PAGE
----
AT&T plans to acquire Leap Wireless, operator of the Cricket prepaid mobile service, in what would be the latest consolidation of the U.S. mobile industry.
AT&T announced late Friday it has agreed to acquire Leap for US$15 per share, nearly double the company's closing stock price Friday. Multiplied by Leap's 79 million shares, that comes out to approximately US$1.185 billion. AT&T would also assume Leap's $2.8 billion of net debt. The deal needs to be approved by the U.S. Federal Communications Commission and Department of Justice, among other conditions, and AT&T expects it to close in six to nine months.
Leap was widely expected to be the next domino to fall after SoftBank bought No. 3 carrier Sprint for $21.6 billion, a deal that also allowed Sprint to absorb Clearwire. Earlier this year, No. 4 T-Mobile US acquired MetroPCS, another regional budget carrier.
Leap has about 5 million subscribers, a relatively small addition to AT&T's stated 107.3 million wireless customers. But the acquisition will also give AT&T more spectrum licenses, a key asset to have as operators look toward growing demand for mobile capacity over the coming years. Leap holds licenses covering 137 million U.S. residents, and these are largely complementary to AT&T's own spectrum, the companies said. AT&T said Leap has unutilized spectrum covering 41 million people, which AT&T will immediately use to further its LTE deployment.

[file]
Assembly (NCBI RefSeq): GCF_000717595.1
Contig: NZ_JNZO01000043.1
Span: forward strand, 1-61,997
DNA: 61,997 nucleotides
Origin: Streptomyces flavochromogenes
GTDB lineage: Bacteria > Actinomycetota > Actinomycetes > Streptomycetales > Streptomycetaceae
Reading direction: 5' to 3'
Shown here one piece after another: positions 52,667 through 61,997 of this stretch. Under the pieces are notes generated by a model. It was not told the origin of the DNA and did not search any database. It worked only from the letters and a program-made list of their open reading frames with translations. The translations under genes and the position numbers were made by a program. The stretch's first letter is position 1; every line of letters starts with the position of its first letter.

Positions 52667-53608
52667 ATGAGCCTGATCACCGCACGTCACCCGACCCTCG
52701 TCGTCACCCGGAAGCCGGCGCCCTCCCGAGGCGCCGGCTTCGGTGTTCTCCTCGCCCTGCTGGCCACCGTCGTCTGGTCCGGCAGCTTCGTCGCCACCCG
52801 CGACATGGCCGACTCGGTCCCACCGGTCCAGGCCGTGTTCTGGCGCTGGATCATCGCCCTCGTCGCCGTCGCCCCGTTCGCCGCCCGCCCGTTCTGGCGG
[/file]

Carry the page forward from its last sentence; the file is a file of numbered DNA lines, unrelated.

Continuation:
Both carriers operate 4G LTE networks, and they said Leap subscribers will get access to AT&T's LTE network, though with no details on when that might take place. Leap uses CDMA for its 3G network, different from AT&T's GSM-based system, and AT&T plans eventually to replace the CDMA system.
AT&T said it would keep the Cricket brand and offer a better mobile Internet experience to consumers seeking low-cost prepaid plans.
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